Spring football is supposed to be a college football team’s chance to thaw after a long, cold winter, to return to the field and shake off that cold-weather rust. But in Arizona, where warmth lasts yearlong, you might as well hold spring practices in… February.
Or so says Arizona coach Rich Rodriguez, who will hold the Wildcats 15 spring practices this month, according to Fox Sports’ Stewart Mandel.
Arizona isn’t the only team to move up its spring practice — Duke started last weekend — but its decision to take the field in February has some side effects. The Wildcats, like the Pac-12’s other teams, are slotted to hold an official spring game on the Pac-12 Network, but their spring schedule means they’ll have wrapped up practice before then.
According to Fox Sports, Rodriguez will take advantage of his team’s slot on TV anyway.
Rodriguez doesn’t want to waste that opportunity in the event some recruits are watching.
“We may just do slip and slide,” he said. “We may have some sort of competition — let the fat boys mud wrestle or something. But no true spring game.”
It’s to blame Rodriguez for going this direction. Slip and slide does sound a lot more fun than exhibition football and it’s not all just talk as Rodriguez has used the slip and side in the past for the football team. Rich Rod loves the slip and slides and how can you blame him?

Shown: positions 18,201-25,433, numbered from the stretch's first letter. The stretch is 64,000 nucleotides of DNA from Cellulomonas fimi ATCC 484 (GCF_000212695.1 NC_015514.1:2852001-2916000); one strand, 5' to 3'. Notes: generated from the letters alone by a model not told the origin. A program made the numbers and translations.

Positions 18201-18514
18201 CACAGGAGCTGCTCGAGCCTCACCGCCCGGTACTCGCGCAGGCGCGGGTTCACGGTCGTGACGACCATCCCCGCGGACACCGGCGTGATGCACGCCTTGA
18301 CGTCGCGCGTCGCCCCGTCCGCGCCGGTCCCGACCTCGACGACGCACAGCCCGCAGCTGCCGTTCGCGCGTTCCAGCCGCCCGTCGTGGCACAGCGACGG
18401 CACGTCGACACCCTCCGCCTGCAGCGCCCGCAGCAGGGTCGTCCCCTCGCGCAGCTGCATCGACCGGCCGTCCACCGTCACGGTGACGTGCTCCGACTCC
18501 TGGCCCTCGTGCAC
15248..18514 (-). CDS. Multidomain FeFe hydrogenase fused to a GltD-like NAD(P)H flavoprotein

Beyond the television implications, the Fox story had a lot of interesting thoughts from Rodriguez on the conventions of spring practice. In addition to eschewing a spring game, Arizona will also apparently move away from traditional 11-on-11 and focus more on drills. Rodriguez said teams typically worry to much about scheme at this time of year.
“Spring practice from a scheme standpoint is way overrated,” he said. “From a fundamental standpoint, it’s critical, doing some of the thing you don’t have time to do in August.”
“If your scheme is so complicated you need all that time to teach it, then it’s probably too complicated,” said Rodriguez. Instead, “We’re going to teach offensive players how to have better ball security, teach defensive players how to create turnovers.”
Rodriguez is entering his fifth year as Arizona coach, after stints at West Virginia and Michigan. Arizona has reached a bowl game each season under Rodriguez but finished only 7-5 last year, so maybe it makes sense for them to switch something up.